The haematology consultant looked into Leah’s pleading big brown eyes which were filled with tears. I reckon his head said no but his heart said yes – so yes it was.

Being immune suppressed meant that Leah couldn’t go into crowded places to look for a dress but we found some shops that were very quiet during late night opening. The young shop assistant who helped us choose Leah’s dress was very understanding – Leah had a Hickman central line in place and needed a dress that covered this.

Leah’s toe nails and finger nails had been badly affected by her illness and chemotherapy – she had developed Beau’s lines – so we needed to find a foot care specialist and a beautician who could attend to these.

Leah had never worn her wig (supplied by the Little Princess Trust) so we also needed to find someone local who could style this for her nearer the time. There seemed to be so many challenges in getting Cinderella ready for the ball but thankfully God blessed us with friends with talents and with good contacts.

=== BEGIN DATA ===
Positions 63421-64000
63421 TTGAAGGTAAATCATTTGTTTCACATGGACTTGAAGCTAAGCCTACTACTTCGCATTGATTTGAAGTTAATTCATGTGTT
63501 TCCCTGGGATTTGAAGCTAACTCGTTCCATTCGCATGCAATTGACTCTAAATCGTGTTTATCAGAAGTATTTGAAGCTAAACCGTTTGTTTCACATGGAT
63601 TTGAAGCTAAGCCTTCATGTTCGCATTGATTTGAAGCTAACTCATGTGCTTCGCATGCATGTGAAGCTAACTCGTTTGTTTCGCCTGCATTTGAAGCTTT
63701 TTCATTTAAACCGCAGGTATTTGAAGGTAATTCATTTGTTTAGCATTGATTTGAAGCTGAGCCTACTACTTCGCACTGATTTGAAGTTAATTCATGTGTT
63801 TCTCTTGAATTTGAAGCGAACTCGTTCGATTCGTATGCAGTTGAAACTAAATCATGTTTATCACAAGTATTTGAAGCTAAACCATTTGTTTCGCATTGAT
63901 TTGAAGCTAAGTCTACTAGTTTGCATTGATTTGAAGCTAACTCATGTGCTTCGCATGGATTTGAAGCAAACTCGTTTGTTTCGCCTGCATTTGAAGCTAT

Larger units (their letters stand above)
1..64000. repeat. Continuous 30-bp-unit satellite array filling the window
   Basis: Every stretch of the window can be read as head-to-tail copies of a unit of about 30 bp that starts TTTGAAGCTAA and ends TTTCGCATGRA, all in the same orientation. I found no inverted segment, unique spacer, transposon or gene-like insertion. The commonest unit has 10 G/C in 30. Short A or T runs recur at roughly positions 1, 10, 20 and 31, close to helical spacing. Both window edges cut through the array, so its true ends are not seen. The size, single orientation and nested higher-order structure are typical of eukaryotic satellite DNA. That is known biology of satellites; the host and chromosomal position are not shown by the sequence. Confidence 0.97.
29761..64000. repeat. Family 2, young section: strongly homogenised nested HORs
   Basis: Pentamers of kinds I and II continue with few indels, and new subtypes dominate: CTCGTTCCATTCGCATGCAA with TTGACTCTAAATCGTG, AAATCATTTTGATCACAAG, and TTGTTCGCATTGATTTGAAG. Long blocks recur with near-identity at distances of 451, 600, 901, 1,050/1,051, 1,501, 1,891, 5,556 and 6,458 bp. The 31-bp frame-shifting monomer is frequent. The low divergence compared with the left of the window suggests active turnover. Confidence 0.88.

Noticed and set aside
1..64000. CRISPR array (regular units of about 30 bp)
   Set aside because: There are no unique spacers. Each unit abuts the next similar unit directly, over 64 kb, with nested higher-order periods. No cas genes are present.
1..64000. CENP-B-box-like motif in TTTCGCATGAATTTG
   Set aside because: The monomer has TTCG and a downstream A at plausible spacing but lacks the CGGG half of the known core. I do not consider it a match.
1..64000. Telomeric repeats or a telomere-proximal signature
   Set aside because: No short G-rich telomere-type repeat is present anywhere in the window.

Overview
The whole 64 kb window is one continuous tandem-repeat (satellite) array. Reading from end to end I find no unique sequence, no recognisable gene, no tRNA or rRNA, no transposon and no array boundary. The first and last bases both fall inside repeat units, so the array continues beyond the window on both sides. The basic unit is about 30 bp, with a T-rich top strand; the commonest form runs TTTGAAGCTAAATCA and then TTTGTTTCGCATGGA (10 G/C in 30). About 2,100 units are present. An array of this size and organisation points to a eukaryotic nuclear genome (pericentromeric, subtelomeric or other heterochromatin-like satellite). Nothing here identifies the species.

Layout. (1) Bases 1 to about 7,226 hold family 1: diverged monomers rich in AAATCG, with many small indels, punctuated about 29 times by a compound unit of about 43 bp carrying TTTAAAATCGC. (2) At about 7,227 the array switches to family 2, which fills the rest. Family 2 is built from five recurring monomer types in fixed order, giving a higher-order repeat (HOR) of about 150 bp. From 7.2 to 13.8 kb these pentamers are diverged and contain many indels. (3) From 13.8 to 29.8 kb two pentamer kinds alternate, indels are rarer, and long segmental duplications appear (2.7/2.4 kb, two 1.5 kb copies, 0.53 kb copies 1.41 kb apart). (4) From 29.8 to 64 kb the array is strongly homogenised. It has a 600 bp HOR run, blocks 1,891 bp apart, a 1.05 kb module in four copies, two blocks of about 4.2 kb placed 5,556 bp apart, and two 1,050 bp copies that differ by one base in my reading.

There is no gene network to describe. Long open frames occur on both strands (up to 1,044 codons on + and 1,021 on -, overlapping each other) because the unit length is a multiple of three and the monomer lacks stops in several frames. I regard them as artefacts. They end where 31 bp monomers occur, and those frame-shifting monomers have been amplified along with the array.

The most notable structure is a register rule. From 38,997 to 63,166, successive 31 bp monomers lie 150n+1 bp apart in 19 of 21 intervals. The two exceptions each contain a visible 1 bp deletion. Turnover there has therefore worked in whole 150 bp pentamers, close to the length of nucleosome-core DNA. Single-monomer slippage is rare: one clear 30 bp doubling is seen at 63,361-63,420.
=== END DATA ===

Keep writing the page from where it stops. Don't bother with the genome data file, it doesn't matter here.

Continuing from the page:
By the week of the formal Leah’s toe nails were beautifully manicured and they remained so till the day she died.


Leah wore false finger nails on the night.


The morning of the formal Leah had a hair appointment at Roco in Derry where we were taken to the VIP suite and served hot chocolate with marshmallows – a treat Leah loved. Ronan, the proprietor, styled her hair (wig) and treated her like a princess.


Next it was lunch, then off to the beauticians for Leah to get her makeup done. The time just seemed to fly – as soon as we got home it was time to help Leah get dressed. Then Nic was arriving and there was flowers and photos, laughter and excitement.

Our daughter was like any other young girl going to her first formal, excited and beautiful. I was like any other proud mammy, taking lots of photos and choosing the best ones to send to friends and family.


The next day was Friday. Leah and I spent every Friday in the Bridgewater Suite of Belfast City Hospital. Bridgewater Suite is where haematology and oncology patients go.

As we arrived for our appointment that day my heart felt so heavy. I realized with crushing sadness that the bit where Leah was “just like any other teenage girl” was gone again. We were back to reality – our reality – a reality where my daughter was very sick.

I thank God for a doctor who made a decision from his heart and not his head and gave our daughter the opportunity to be a princess for a day.